back to article Facebook smartmobe app's pre-ticked privacy settings violate German data protection law

A German court has ruled that Facebook has not done enough to alert people to the pre-ticked privacy settings on its mobile app. That included an option to share location data when in conversation with another user, and agreement that Google and other search engines could show links to user profiles in search results. …

  1. KeepCalm

    vorbeugen

    As insane as the Germans are on other social policies, they never bend over for Uncle Sam the way the UK does. Good on them.

    1. Anonymous Coward
      Anonymous Coward

      Re: vorbeugen

      "As insane as the Germans are on other social policies".

      Please tell me a bit more about those other social policies, I might agree or not, so help me out.

    2. big_D Silver badge

      Re: vorbeugen

      And German news was reporting that Facebook is also not allowed to share users information with third parties (at all), the pre-ticking of that option is one thing, but the option itself is illegal, according to the press coverage of the case.

  2. unwarranted triumphalism

    If only there was some way of not using something you ddn't like. But I'm sure it's someone else's fault, because after all it's just too much bother to take responsibility for your own online security.

    1. big_D Silver badge

      It has nothing to do with taking responsibility for your own online security, but that Facebook is breaking the law with its current settings and practices.

      1. Wulfhaven

        In the case of facebook, you have no ability to opt out, as you are dragged into their spying datasets through means of friends and relatives no matter your own opinion on the matter, or use of their horrible product.

    2. Dan 55 Silver badge

      I take it you believe a constantly changing settings page with constantly changing defaults, a la Facebook and Google, helps you achieve that?

    3. Alan Brown Silver badge

      "If only there was some way of not using something you ddn't like. "

      In the case of Facebook, there isn't. Allow me to introduce you to the concept of shadow profiles.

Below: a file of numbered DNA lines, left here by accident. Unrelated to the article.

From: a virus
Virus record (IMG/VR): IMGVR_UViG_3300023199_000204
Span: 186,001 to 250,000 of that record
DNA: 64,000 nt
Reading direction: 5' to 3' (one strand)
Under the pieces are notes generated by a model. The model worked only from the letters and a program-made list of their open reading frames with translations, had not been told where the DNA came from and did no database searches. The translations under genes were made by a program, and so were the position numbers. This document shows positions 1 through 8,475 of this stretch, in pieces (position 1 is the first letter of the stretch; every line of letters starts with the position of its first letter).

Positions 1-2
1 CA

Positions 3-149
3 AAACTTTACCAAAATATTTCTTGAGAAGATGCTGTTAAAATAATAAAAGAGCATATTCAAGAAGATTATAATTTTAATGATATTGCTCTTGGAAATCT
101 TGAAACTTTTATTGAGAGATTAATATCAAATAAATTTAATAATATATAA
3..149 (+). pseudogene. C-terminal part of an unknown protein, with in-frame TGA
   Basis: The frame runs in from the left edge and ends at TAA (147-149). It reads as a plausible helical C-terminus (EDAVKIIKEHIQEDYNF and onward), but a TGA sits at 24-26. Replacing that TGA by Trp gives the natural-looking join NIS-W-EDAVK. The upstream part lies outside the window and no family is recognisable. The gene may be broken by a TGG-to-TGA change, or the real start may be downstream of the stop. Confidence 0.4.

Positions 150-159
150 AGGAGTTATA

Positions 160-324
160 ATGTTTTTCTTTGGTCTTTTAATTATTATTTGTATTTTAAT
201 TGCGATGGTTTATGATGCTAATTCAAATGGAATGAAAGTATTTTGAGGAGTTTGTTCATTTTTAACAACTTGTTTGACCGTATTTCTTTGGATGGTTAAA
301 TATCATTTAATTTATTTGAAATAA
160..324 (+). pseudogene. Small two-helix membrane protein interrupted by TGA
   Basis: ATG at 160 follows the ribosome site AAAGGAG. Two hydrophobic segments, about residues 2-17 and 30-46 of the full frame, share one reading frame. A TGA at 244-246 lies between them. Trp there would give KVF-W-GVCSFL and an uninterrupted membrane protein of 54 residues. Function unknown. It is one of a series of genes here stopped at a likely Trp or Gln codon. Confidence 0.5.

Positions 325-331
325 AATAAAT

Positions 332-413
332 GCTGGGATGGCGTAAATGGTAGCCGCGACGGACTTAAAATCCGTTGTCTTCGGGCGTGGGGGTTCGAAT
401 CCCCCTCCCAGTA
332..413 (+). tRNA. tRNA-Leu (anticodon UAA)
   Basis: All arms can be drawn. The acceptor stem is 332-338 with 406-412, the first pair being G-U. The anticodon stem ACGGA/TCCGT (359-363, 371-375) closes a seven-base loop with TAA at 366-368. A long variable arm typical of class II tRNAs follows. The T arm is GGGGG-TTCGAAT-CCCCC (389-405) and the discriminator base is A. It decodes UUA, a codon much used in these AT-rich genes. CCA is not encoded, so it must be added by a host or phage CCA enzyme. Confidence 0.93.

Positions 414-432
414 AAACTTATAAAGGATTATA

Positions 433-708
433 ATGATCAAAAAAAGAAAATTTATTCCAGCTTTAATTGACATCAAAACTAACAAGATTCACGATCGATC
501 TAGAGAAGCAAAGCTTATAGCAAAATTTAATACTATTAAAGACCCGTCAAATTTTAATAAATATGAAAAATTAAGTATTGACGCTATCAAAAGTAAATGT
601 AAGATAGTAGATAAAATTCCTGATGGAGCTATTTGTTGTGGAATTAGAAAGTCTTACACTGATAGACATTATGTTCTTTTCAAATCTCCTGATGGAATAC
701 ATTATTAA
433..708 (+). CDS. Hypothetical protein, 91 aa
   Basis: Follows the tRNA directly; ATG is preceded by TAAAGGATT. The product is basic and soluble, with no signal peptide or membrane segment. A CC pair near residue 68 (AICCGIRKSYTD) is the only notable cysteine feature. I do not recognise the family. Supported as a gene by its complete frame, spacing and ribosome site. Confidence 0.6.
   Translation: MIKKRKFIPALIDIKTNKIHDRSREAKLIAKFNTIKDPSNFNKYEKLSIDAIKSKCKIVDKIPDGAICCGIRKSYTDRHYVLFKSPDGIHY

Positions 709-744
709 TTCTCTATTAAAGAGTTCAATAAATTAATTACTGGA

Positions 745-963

3. Mark 85 Silver badge

    If they're "pre-ticking" the choices then why are they even bothering to show this screen? Oh..the law. Still, I'd have to agree with the court... I can see "(recommended)" on one choice without the tick being there so it does force some action (with or without deep thinking by the user) to make the choice.

    1. Prst. V.Jeltz Silver badge

      "recommended" dosent help me. Is it recommended because that means they capture more data and make more profit? or recommemded for my benefit to restrict data and improve safety?

  4. fluffybunnyuk

    I cant wait for the full GDPR enforcement rollout. I keep watching sites with non-compliant models i.e. almost all, and waiting for the meltdown on realisation the consent has to be granted. Watching them squirming about 3rd party, and self-justification.

    Changed mine already, no cookies, no personal data, no tracking...simples

    1. Martin Gregorie Silver badge

      Another thing I'm waiting to see is the much more common appearance of a 'Delete my Account' button on the account details page of websites that require users to login.

      It seems to me that this is needed for compliance with the GDPR Right To Be Forgotten clause, but so far I don't remember seeing it on any website I use regularly. Of course, its reasonable for a website to refuse to action this button while there are outstanding transactions or where the account balance is non-zero, but I can't think of any other reasonable exceptions to immediate deletion of the account and all personally identifiable details in it.